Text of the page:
Aspen Highlands trying to attract some vitality
In an effort to bring some life to the new Highlands Village this summer, the merchants there have created a series of events, including a free Friday-night concert series.Paid for by a new merchants’ association at Highlands Village, the concerts and other events will cost over $100,000 to produce, according to David Norden, project manager for Hines, which built the village.The concert series starts Friday with a show by Acoustic Syndicate from 4 to 7 p.m. There will be outdoor shows every Friday through Aug. 23. Bands scheduled to play include Liza and the Soul Stars, Likewise, Sucker and Little Blue.The campaign to draw more people to Highlands Village also includes a community picnic on July 4, a children’s carnival on July 24, a local music fair on Aug. 25 and other events throughout the summer. The events and marketing for the “Rediscover Highlands” effort is being handled by the Darnauer Group, an Aspen-based public relations and marketing firm lead by Jeannette Darnauer.”Our theme, ‘Rediscover Highlands,’ is an invitation for locals to experience a feeling of the old days at Highlands,” Darnauer said. “Our activities are intended to evoke a bit of the maverick spirit and irreverence that has marked the history of this mountain.”And invoking that spirit will be easier starting on July 4 when a new bar and restaurant opens at Highlands in the space first occupied by the Commonwealth Pub.The Pub shut its doors in the middle of last winter. Now, the operators of the popular Thunderbowl Cafe and Market are going to take over the space and operate it as Iguanas, a Mexican restaurant.The inside of the dark-wood space is being painted a tropical yellow, blue and red, and the unofficial opening of the bar and grill is planned for July 4.Scott Franklin of the Thunderbowl Cafe will be managing Iguanas, which will also offer catering for weddings and special events from the restaurant’s large kitchen.The marketing campaign for Highlands comes as Hines prepares to complete the construction of the village in the next 90 days. The company will then leave the operation to the Aspen Skiing Co., the Ritz Carlton Club and the merchants who have opened up shops and restaurants in the village.”We are quickly completing the work here, and it is going to be turned over to the owners and operators,” said Norden.The Hines staff at Highlands peaked at about 20 people and today is at nine. By the end of next winter, no Hines employees are expected to be working at Highlands.”With any real estate development project, you have a ramp up and a ramp down,” said Norden. “At Highlands, we are staffing appropriately to meet our needs. Our construction will be complete in 60 to 90 days, the programming is up and running, and lot of the operational pieces have been handed off to the ongoing entities. And so with that transition, our staffing will drop off over the next six months.”And as of July 1, Georgia Taylor Hanson will no longer be working for Hines.Hanson has been the public face of Highlands Village since the project entered the approval process in the early 1990s. She also helped develop the vision for the village and shaped the emerging retail mix at Highlands.”At this point in time, Georgia’s primary responsibilities have been satisfied,” said Norden. “She is now a happy resident at Aspen Highlands.”Hanson, along with husband Andy, was given the opportunity to purchase one of the two deed-restricted, single-family homes at Highlands.The real estate sales at Aspen Highlands are almost complete. Of the 31 single-family ski-in, ski-out lots, Hines has sold 29. It has also sold all but four of the 31 townhomes in the village, including 16 of them to Four Peaks, LLC, which plans to resell them to individual buyers.The Ritz Carlton Club has sold 350 of the 540 1/12th interests available in the 45-unit Elk Horn Lodge for between $160,000 and $490,000. And the Club is preparing to bring on the market the 26 additional time-share units in the White River Lodge, which will be completed this summer and ready for occupancy by December.And while there are a number of businesses up and running at Highlands Village this summer, including Durrance Sports, the Worldlink Cafe, Joshua & Co. and the Willow Creek Bistro, there are still five open storefronts to be rented.[Brent Gardner-Smith’s e-mail address is email@example.com.]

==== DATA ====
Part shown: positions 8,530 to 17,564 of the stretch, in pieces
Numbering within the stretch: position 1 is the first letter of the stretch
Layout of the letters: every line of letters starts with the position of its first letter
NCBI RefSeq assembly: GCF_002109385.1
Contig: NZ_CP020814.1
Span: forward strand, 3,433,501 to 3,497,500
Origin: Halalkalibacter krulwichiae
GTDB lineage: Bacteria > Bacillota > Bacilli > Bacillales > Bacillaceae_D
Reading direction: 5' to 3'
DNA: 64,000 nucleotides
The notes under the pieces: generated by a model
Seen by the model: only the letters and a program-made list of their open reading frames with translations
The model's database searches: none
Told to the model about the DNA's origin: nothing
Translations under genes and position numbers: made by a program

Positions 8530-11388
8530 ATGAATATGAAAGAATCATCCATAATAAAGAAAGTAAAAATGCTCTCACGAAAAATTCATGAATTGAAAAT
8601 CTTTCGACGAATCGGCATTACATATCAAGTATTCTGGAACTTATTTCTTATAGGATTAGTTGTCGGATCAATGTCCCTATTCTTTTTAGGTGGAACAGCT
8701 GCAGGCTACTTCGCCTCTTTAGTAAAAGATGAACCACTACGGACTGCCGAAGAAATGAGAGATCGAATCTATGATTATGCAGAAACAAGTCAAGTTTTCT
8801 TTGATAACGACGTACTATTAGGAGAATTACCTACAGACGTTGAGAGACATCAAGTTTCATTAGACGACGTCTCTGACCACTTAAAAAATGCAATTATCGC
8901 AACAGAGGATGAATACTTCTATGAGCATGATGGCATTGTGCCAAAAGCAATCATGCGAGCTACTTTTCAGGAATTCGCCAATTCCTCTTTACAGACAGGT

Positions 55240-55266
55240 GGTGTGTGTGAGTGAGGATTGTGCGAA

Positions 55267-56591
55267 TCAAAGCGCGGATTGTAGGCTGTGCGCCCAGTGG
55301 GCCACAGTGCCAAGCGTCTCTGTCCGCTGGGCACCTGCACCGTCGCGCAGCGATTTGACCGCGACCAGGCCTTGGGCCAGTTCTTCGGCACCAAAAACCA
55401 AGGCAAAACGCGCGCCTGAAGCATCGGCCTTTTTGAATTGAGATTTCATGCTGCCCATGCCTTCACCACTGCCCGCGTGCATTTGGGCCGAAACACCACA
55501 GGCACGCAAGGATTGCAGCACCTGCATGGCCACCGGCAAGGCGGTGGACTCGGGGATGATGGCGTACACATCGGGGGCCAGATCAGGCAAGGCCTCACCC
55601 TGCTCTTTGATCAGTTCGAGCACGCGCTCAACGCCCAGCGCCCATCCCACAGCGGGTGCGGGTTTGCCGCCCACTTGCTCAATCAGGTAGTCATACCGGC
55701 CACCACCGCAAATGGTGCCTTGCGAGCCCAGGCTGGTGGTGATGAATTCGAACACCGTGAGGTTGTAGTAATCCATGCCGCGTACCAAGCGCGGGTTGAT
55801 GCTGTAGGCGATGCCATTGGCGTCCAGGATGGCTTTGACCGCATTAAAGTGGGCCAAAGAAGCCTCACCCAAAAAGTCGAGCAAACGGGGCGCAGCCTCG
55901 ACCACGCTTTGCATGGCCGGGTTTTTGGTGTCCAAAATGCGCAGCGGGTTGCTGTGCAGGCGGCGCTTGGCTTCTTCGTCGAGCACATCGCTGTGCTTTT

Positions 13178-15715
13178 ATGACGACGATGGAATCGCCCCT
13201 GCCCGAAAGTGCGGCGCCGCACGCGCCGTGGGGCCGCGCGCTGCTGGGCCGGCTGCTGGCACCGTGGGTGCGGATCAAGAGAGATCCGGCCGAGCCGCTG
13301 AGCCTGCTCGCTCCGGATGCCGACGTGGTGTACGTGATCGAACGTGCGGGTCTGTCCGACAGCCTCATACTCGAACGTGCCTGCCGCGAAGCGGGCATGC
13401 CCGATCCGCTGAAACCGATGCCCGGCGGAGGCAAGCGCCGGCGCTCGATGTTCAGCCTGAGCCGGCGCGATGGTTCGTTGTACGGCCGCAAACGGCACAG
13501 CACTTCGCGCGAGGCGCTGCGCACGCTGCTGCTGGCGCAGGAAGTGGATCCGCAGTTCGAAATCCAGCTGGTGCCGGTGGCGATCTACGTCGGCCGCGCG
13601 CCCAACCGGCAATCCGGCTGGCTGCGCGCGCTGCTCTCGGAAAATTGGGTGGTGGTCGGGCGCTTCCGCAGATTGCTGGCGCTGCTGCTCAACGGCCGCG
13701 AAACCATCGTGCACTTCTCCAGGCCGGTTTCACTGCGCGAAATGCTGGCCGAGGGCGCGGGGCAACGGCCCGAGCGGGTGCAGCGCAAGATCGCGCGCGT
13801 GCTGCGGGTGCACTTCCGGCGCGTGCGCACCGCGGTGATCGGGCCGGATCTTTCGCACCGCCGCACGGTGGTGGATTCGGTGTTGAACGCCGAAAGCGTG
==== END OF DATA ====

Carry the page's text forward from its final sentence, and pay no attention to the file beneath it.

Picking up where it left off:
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Produced by Colorado State University’s J-school, the documentary examines the economic potential of the plant.